An AFCOM survey polled 358 managers from around the world and found many ill-prepared for disasters
AFCOM, the international association of data centre managers and enterprise IT executives, confirmed on March 30 that a high number of data centres are not fully protected from potential disasters. Loss of service could bring many of these companies to their knees, a fact of which many people in the business are already well aware.
The March 11 earthquake and tsunami, which knocked out or severely damaged several data centres in north-eastern Japan, has brought this issue into clear focus for the entire industry. For example, Sony revealed on March 17 that its Sendai factory and data centre – even though a well-protected facility – was severely damaged in the 9.0 magnitude earthquake that struck near there.
The Sendai Sony facility, now offline, was the only one in the world capable of manufacturing most of Sony’s Professional Media Products. There is no indication as to when it might be gearing back up for production.
State Of The Data Centre Worldwide
AFCOM, at its biannual conference in Las Vegas, released its annual State of the Data Centre survey, a status report on data centres which polled 358 data centre managers from around the world.
The purpose of the survey is to illustrate how data centres are adapting to changes in IT products and services, power and cooling issues, and to macro- and local economic impacts. The top-shelf issues have remained the same for several years: proper use of energy, physical and digital security, space limitations and convergence of functionality into smaller devices.
Key findings, according to AFCOM:
- Hundreds, possibly thousands, of data centres are not prepared well enough for potential disasters. More than 15 percent of respondents said their data centre has no plan for data backup and recovery; 50 percent have no plan to replace damaged equipment after a disaster; about 65 percent have no plan or procedure to deal with cyber-criminals.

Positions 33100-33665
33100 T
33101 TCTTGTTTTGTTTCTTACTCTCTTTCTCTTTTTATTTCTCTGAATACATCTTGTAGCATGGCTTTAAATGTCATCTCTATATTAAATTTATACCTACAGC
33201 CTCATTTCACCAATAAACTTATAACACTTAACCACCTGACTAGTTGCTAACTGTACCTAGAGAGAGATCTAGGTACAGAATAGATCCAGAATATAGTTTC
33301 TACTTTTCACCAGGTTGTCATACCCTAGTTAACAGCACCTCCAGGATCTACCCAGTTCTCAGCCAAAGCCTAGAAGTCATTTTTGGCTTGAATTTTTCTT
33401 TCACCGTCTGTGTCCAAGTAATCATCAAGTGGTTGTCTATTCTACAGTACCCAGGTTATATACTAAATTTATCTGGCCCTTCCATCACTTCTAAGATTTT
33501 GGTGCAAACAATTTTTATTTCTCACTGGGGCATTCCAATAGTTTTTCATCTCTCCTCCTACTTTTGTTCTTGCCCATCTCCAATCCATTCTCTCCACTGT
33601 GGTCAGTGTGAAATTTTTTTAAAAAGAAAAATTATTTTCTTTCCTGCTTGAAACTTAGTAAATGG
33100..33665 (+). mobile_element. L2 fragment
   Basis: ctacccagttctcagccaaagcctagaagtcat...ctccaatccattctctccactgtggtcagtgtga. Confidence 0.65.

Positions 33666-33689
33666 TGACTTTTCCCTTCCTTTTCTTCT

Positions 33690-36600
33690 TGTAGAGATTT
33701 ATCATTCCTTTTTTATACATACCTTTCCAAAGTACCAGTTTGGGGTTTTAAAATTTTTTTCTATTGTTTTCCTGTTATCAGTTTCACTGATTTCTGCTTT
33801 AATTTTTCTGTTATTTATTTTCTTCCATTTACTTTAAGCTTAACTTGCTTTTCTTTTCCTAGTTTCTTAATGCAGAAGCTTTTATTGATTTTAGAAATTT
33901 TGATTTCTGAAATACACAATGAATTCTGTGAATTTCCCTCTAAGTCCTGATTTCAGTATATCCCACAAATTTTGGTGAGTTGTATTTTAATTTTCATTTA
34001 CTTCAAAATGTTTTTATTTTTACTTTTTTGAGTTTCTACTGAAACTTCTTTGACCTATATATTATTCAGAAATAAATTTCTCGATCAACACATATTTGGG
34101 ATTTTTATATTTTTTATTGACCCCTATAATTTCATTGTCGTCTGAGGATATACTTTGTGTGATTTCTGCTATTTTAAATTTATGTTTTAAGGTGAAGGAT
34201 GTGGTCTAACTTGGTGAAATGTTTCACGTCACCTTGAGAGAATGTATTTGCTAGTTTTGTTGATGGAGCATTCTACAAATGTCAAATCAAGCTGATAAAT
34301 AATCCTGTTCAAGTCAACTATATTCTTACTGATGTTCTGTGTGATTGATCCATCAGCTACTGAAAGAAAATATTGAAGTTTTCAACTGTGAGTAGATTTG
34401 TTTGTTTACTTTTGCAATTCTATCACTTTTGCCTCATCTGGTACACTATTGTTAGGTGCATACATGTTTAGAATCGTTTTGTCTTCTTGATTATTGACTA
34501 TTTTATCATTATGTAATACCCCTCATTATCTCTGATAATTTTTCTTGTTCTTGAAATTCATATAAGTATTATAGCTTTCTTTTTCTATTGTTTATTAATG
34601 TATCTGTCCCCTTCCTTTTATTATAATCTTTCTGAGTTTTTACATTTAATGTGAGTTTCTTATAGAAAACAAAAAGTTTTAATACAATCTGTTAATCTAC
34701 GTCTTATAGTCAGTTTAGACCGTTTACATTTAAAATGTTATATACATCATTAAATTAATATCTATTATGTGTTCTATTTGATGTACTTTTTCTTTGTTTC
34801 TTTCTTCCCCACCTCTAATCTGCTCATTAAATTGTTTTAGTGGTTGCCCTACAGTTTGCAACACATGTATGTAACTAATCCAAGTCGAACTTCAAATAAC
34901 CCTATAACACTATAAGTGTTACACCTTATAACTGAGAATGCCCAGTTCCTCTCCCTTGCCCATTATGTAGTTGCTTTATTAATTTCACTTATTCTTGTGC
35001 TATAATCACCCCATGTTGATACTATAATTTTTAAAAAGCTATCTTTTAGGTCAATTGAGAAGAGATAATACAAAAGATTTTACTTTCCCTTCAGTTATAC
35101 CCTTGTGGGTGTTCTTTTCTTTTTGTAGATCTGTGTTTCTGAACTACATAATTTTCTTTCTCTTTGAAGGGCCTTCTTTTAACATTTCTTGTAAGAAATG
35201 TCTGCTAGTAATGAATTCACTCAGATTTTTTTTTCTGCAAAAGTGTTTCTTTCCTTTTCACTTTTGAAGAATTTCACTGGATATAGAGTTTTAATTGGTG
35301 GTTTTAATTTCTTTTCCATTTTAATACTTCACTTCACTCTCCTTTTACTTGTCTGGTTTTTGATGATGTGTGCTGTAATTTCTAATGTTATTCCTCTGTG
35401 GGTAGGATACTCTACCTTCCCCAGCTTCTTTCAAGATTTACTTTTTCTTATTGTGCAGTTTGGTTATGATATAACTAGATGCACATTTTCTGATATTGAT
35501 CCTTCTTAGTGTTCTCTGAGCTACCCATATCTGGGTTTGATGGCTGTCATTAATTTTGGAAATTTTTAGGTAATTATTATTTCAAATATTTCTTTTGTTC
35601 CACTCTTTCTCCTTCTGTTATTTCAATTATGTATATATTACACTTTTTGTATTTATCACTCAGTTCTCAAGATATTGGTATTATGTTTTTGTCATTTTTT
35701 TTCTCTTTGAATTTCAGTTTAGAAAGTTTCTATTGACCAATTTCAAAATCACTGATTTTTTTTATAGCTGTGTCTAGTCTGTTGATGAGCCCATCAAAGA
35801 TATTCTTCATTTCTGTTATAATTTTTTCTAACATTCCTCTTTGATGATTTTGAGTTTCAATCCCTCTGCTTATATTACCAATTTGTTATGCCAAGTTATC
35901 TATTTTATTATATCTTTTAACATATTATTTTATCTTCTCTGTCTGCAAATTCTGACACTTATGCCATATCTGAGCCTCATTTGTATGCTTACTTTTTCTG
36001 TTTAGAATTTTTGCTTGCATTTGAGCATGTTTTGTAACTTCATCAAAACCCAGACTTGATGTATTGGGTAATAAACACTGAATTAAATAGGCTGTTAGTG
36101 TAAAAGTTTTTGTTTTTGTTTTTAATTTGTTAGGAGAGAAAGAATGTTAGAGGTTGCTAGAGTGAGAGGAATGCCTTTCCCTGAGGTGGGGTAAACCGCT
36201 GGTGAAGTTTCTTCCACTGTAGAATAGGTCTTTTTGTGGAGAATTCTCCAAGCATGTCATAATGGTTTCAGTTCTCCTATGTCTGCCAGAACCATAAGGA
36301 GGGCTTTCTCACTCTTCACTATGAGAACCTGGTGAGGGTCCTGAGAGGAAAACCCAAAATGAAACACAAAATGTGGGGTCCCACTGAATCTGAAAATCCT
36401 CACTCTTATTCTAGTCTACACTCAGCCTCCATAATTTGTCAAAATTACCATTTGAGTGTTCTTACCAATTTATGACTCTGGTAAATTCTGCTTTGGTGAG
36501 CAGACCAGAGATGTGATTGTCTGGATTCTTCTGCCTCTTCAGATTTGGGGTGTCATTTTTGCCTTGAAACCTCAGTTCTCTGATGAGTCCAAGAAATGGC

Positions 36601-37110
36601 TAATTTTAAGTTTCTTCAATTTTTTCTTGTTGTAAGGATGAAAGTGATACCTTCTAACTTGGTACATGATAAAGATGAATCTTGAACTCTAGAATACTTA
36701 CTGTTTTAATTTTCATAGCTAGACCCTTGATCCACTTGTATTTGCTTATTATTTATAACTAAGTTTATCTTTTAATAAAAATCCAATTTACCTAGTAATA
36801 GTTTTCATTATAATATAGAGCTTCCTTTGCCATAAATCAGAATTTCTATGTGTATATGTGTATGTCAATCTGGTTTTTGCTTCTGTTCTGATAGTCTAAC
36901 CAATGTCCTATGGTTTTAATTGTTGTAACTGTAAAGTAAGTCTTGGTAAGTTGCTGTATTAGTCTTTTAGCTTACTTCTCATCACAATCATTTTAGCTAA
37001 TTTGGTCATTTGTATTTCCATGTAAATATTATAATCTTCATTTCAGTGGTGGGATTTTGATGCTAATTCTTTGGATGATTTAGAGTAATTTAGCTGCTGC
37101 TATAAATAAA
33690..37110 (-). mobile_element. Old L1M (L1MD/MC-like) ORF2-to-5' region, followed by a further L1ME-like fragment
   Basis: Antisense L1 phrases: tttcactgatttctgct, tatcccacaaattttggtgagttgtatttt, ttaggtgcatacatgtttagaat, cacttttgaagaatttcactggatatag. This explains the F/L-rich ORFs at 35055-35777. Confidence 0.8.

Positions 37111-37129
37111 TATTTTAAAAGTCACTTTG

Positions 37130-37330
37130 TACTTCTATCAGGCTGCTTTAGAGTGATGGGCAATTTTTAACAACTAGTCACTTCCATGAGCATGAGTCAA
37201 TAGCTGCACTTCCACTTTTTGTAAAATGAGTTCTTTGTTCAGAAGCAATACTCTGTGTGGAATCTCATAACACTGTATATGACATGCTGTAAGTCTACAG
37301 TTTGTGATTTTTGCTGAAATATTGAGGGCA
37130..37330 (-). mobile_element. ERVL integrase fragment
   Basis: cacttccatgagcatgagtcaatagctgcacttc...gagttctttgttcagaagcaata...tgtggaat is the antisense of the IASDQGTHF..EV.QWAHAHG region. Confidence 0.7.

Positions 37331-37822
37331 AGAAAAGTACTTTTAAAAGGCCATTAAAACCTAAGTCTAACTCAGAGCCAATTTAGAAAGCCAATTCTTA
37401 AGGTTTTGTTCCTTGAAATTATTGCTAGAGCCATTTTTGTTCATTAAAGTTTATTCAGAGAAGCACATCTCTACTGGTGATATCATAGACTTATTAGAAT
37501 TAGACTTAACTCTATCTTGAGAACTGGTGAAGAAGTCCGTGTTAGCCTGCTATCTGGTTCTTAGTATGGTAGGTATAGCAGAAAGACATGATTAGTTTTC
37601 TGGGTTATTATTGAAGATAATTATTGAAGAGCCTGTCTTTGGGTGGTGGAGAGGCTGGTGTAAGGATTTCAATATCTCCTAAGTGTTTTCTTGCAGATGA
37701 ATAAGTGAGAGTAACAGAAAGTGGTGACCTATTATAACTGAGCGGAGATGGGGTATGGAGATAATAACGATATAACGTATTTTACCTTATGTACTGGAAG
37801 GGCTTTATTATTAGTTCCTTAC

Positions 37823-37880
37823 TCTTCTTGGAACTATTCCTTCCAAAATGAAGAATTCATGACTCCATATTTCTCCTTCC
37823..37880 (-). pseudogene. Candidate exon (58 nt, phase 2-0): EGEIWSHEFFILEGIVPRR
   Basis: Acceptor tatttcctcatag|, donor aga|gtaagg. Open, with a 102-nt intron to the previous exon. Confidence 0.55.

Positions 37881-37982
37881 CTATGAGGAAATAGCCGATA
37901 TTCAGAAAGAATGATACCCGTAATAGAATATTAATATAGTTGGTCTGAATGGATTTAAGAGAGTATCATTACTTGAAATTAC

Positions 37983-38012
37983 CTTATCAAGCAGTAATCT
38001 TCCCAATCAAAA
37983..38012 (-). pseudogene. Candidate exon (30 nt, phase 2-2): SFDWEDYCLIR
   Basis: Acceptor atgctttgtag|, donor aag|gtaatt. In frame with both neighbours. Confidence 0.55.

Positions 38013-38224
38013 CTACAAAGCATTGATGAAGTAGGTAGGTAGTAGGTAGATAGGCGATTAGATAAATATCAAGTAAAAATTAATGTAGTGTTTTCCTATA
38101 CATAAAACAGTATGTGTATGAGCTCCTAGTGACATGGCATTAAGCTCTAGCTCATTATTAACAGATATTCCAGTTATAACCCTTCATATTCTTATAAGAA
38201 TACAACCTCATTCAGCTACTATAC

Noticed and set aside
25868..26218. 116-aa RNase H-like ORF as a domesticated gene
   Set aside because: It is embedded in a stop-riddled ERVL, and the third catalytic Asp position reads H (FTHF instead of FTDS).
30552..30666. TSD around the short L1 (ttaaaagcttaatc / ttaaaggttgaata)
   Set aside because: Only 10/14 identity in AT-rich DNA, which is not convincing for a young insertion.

- Mainframes on the wane. Even though many midrange and large data centres contain one or more mainframes, use of the large machines has levelled off and is in decline.
- Cloud system adoption continues to grow. This is hardly unexpected. In 2010, only 15 percent of all data centres were using any type of cloud service in production or testing. This year, that percentage has shot up to 37 percent, with 35 percent now seriously studying or testing it. AFCOM said that the cloud computing trajectory will continue for at least five years, with 80 to 90 percent of all data centres adopting some form of cloud IT – either public, private or hybrid – by 2016.
- Web application growth. Eighty-seven percent of AFCOM respondents reported an increase in the number of Web applications they use today in production, compared with the number they were using in 2008.
- Data centres continue to get larger. Despite the edgy macroeconomy, data centres have been expanding in size; 44 percent of IT managers report that they now have more floor space that they did three years ago. Nearly 50 percent say they are currently in the process of expanding; and only 16 percent say they have downsized.